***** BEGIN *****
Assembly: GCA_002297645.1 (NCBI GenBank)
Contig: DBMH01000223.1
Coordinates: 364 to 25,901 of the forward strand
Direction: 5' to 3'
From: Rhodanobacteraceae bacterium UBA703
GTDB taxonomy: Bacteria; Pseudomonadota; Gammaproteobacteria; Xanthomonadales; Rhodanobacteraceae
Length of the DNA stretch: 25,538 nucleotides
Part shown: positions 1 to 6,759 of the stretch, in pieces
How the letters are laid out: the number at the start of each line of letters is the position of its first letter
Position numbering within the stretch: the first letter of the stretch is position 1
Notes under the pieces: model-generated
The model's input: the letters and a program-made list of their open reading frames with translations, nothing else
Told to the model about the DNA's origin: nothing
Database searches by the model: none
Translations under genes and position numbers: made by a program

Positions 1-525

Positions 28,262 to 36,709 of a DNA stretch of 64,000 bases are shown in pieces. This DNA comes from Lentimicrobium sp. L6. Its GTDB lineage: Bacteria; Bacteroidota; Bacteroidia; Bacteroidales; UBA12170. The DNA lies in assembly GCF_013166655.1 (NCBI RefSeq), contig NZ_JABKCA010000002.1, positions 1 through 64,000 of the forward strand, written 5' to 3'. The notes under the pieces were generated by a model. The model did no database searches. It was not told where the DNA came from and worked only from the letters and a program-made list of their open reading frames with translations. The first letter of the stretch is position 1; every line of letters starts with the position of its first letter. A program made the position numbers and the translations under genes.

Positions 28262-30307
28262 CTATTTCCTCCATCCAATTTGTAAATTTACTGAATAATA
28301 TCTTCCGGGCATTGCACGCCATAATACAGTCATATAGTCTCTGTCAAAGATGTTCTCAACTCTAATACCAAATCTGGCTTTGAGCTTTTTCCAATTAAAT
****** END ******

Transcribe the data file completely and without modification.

Assembly: GCA_002297645.1 (NCBI GenBank)
Contig: DBMH01000223.1
Coordinates: 364 to 25,901 of the forward strand
Direction: 5' to 3'
From: Rhodanobacteraceae bacterium UBA703
GTDB taxonomy: Bacteria; Pseudomonadota; Gammaproteobacteria; Xanthomonadales; Rhodanobacteraceae
Length of the DNA stretch: 25,538 nucleotides
Part shown: positions 1 to 6,759 of the stretch, in pieces
How the letters are laid out: the number at the start of each line of letters is the position of its first letter
Position numbering within the stretch: the first letter of the stretch is position 1
Notes under the pieces: model-generated
The model's input: the letters and a program-made list of their open reading frames with translations, nothing else
Told to the model about the DNA's origin: nothing
Database searches by the model: none
Translations under genes and position numbers: made by a program

Positions 1-525

Positions 28,262 to 36,709 of a DNA stretch of 64,000 bases are shown in pieces. This DNA comes from Lentimicrobium sp. L6. Its GTDB lineage: Bacteria; Bacteroidota; Bacteroidia; Bacteroidales; UBA12170. The DNA lies in assembly GCF_013166655.1 (NCBI RefSeq), contig NZ_JABKCA010000002.1, positions 1 through 64,000 of the forward strand, written 5' to 3'. The notes under the pieces were generated by a model. The model did no database searches. It was not told where the DNA came from and worked only from the letters and a program-made list of their open reading frames with translations. The first letter of the stretch is position 1; every line of letters starts with the position of its first letter. A program made the position numbers and the translations under genes.

Positions 28262-30307
28262 CTATTTCCTCCATCCAATTTGTAAATTTACTGAATAATA
28301 TCTTCCGGGCATTGCACGCCATAATACAGTCATATAGTCTCTGTCAAAGATGTTCTCAACTCTAATACCAAATCTGGCTTTGAGCTTTTTCCAATTAAAT